Lady Mary is struggling with the idea of honesty in regards to her feelings for Matthew. Now that he has a fiancee, she feels that the only thing left for her to do is settle for second best, in the form of newspaper man Sir Richard Carlisle, who has proposed marriage to her, not in the name of love, but in the name of a good business/social partnership. Turning to the staff for help on the matter, Carson—who's as invested in the Mary/Matthew love story as the rest of us ladies watching at home—tells her that she must be honest about her feelings, implying that she should confess her love to Matthew, Lavinia be damned. Anna—who's all high-and-mighty about her own much less exciting/much more annoying love story with Bates—essentially tells Mary that she might regret it if she lives a lie with Carlisle.
So off Mary went to see Matthew and tell him how she's feeling. But she runs into a crying Lavinia first. Lavinia is all worried about Matthew's safety as he's about to return to the war. Seeing her tears and knowing how much she cares for Matthew has made it impossible for Mary to break the couple up. It would seem that the Dowager Countess was the one who was right all along: "The truth is neither here nor there, it's the look of the thing that matters."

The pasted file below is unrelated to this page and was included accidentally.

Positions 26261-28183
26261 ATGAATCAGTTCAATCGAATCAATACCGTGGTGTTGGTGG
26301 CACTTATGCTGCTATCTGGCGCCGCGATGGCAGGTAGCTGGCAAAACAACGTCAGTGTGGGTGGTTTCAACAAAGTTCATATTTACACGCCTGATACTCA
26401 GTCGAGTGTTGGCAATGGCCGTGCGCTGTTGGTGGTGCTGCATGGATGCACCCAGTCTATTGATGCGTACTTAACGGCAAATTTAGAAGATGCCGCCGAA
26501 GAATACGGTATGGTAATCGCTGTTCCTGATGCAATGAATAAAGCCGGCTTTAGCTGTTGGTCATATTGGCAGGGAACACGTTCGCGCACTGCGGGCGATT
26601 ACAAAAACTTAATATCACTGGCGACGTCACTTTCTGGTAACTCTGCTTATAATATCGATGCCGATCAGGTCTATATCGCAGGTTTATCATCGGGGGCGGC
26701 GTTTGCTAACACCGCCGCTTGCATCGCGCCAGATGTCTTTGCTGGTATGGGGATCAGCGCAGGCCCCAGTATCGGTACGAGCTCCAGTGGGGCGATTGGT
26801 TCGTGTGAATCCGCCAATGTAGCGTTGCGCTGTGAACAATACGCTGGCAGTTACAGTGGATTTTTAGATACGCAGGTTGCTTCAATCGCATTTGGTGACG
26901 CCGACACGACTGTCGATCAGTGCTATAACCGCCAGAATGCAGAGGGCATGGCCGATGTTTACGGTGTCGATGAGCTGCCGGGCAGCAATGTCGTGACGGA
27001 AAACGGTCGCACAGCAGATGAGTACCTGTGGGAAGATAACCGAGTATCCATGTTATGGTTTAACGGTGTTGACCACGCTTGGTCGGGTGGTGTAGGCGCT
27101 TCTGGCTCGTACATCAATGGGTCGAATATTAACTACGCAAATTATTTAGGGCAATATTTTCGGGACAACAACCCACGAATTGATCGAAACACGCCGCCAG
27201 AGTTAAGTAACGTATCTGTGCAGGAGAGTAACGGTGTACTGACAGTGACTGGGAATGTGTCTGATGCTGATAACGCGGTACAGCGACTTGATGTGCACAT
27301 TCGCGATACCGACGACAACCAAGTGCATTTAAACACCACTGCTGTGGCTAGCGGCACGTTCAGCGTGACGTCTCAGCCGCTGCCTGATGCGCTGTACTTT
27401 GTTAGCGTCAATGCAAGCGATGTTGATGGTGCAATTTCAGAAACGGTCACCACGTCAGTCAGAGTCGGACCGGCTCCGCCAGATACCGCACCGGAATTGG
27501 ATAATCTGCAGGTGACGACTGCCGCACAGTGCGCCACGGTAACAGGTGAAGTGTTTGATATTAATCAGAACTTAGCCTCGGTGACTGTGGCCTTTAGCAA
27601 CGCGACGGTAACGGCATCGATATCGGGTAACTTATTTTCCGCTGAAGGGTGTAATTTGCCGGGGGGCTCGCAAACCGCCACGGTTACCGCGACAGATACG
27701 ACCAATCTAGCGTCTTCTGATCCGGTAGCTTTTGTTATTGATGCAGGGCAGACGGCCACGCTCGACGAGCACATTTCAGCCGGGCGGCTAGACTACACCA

As for Lady Edith: How pathetic is she? She's always copying her prettier sisters. Last season she took a stab at Matthew when it seemed that it wouldn't work out with Mary, and now she's biting off of Sybil by trying out a tryst with a commoner. She's the worst. "Well, what about my dress!?" Ugh!
Lastly, it would seem that the war is going to have a much bigger impact on Downton than a lack of footmen. With the new epidemic of "shell shock," soldiers need somewhere to convalesce, and what better place than a giant, half-empty mansion?